Ready to go on

Saturday, 26 February 2011

Leather dries out....

"Leather dries out, just as men's skin". Have you seen that ad? I have no idea what it's for because I just can't get past that line in the voice-over's script. Whoever thought that was English? Even if it is, it just doesn't sound right. No one says that! Surely, either 'just like men's skin' or 'just as men's skin does'? You don't say, 'Apple juice is a tasty drink, just as orange juice.' do you? If you do then you're an idiot.

Typical of adverts. Made by committee, too many people involved, too much discussion. Eventually the meaning just gets lost. Almost certainly they had two alternative lines, 'Just as men's skin does' and 'Just like men's skin' and ended up trying both then compromising by combining them to form the classic 'just as men's skin' which is an incomplete sentence.

I have spent days of my life sitting in the recording booth listening to the discussion going on in the studio about what I should actually say, or more often not listening as they have turned the fold-back off (a prime example of how they just don't have much skill. I spend my life doing recordings, so why would you excuse the actor from a discussion about words? Surely, my experience is what they are paying for?). Most people who work in advertising haven't go the slightest idea how to make adverts, it seems to me? I'm not just spurting this out, either. I know what I'm talking about. I've been in over 100 television adverts and made 100's of radio ads so I speak from experience. In fact, often far more experience than the people who are supposed to be in charge.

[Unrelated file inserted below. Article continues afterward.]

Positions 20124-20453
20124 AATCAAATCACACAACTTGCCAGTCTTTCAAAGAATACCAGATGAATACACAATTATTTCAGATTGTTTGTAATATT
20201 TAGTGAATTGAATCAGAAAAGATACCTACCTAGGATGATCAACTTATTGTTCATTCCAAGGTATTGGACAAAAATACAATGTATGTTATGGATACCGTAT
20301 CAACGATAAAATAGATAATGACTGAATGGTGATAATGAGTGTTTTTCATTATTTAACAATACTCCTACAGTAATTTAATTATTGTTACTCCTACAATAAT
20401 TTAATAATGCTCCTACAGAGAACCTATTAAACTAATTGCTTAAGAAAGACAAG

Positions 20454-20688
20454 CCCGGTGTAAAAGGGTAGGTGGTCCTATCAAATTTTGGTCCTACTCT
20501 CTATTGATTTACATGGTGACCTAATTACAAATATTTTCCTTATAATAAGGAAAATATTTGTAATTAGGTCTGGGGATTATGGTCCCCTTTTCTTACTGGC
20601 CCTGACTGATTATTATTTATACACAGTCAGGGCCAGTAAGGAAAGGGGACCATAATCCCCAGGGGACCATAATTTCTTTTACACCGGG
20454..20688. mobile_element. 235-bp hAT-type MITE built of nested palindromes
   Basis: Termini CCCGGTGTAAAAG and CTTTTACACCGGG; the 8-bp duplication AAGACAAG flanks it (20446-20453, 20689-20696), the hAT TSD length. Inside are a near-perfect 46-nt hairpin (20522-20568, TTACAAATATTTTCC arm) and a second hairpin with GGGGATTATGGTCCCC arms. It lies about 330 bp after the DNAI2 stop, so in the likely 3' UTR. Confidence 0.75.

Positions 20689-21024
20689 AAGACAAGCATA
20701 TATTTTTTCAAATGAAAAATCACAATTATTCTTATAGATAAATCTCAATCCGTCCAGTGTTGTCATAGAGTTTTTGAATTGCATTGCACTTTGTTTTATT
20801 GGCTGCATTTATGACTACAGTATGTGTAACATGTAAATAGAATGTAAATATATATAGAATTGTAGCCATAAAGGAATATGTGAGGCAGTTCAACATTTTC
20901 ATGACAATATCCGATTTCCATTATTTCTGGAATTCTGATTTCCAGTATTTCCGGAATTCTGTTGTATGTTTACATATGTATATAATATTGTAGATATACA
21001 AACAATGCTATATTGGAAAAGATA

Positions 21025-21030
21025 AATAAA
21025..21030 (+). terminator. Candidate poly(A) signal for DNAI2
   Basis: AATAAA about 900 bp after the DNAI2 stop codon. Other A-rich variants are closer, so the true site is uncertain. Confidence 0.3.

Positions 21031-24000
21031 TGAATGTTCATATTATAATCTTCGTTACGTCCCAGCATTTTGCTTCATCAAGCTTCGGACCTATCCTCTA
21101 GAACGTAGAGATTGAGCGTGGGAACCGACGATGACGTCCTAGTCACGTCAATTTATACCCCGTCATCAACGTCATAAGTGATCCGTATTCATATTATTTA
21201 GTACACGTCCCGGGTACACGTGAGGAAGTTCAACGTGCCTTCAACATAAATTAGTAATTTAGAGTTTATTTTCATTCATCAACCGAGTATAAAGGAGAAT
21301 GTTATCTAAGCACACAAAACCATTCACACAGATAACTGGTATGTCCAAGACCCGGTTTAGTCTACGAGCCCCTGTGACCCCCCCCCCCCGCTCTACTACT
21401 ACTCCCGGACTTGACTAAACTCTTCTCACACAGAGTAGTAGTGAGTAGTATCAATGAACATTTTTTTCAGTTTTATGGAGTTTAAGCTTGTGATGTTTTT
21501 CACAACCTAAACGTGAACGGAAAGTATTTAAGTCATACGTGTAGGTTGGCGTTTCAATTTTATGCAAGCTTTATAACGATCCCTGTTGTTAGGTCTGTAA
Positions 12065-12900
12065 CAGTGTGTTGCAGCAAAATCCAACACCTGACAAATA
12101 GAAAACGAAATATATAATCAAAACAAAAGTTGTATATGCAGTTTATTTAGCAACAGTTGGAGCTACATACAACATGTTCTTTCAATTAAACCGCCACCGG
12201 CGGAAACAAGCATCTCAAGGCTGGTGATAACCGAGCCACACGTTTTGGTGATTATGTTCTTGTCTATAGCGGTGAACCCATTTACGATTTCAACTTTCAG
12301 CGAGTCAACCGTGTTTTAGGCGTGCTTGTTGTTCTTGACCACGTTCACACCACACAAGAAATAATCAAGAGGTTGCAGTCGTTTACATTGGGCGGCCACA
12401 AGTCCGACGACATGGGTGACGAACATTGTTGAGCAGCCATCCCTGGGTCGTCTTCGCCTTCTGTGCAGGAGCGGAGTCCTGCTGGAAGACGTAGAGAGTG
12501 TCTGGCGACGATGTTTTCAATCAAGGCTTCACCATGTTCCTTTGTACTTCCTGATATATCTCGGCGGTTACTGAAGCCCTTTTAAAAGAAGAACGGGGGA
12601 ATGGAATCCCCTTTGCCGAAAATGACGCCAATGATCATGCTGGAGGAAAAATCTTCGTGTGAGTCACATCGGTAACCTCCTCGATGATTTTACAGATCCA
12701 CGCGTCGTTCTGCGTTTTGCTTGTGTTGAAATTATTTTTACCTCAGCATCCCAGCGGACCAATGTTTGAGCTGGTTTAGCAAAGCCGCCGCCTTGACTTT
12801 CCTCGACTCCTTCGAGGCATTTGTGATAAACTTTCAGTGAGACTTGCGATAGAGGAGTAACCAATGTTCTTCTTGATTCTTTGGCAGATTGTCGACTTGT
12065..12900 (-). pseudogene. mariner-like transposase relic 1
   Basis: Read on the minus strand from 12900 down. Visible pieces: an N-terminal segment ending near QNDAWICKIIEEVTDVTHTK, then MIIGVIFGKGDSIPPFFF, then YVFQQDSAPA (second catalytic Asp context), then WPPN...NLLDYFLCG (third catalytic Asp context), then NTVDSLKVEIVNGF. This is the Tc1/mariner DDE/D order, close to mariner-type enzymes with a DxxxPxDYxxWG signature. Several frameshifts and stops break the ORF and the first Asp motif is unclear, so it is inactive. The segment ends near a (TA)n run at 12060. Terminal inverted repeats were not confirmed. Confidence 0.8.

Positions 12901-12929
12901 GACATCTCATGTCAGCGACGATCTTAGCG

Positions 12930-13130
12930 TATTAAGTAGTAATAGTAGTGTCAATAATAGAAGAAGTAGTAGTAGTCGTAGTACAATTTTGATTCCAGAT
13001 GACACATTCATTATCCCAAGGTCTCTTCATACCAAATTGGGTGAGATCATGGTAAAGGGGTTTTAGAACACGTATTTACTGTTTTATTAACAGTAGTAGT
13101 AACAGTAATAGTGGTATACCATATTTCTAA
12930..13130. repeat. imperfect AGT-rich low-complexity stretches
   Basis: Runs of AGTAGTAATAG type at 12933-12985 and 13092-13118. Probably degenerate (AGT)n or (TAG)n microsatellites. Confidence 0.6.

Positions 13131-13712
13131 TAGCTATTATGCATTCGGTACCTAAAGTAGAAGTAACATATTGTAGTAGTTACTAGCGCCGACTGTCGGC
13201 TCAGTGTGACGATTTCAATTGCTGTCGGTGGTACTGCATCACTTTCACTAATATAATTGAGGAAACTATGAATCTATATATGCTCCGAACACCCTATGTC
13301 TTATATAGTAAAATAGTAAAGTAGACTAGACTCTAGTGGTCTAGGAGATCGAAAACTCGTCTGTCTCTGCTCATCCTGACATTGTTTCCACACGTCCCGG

I once did over 50 takes for the end line to an ad. The line was only three words long! 'New Mars Milk'. Not too difficult to say, one would think, but after every couple of recordings of the line someone out of the five or six people from the advertising agency in the studio would have another idea. More often than not about which was the most important word. I started the recording by just giving each word the same emphasis. Well, it was only three words; 'New' 'Mars' and 'Milk'. How complicated could it be? Just say them clearly and in a pleasant voice. Do your job! Then they thought I should be encouraging the listener to notice the word 'New', after all, that was a fairly unique thing about this Mars made milk product, wasn't it? So I said 'new Mars milk'. 4 or 5 takes later it was pointed out that we might be losing the product name. Several takes of 'new Mars milk'. Hang on a second! Surely we are forgetting that this is a milk product? The first that Mars has done! OK. 'new Mars milk'.

Thus it went on. New Mars Milk. New Mars Milk. New Mars Milk. In the end they used about take three where each word had the same weight, not as they had suspected at the time the same lack of weight.

Sorry, it's Saturday morning, we have two shows today, I am a bit bored and there is nothing on the tele. And that ad is rubbish.Will try to post something more uplifting later. Have a nice day! x


  1. I once worked at a place where they had notepads with the words "Courtesy costs nothing. Complaints do." written on them.

    Complaints do what?? Drove me mad.

  2. Our minds add on the 'does' or the 'can'. It is a psychological tactic to involve us in the statement.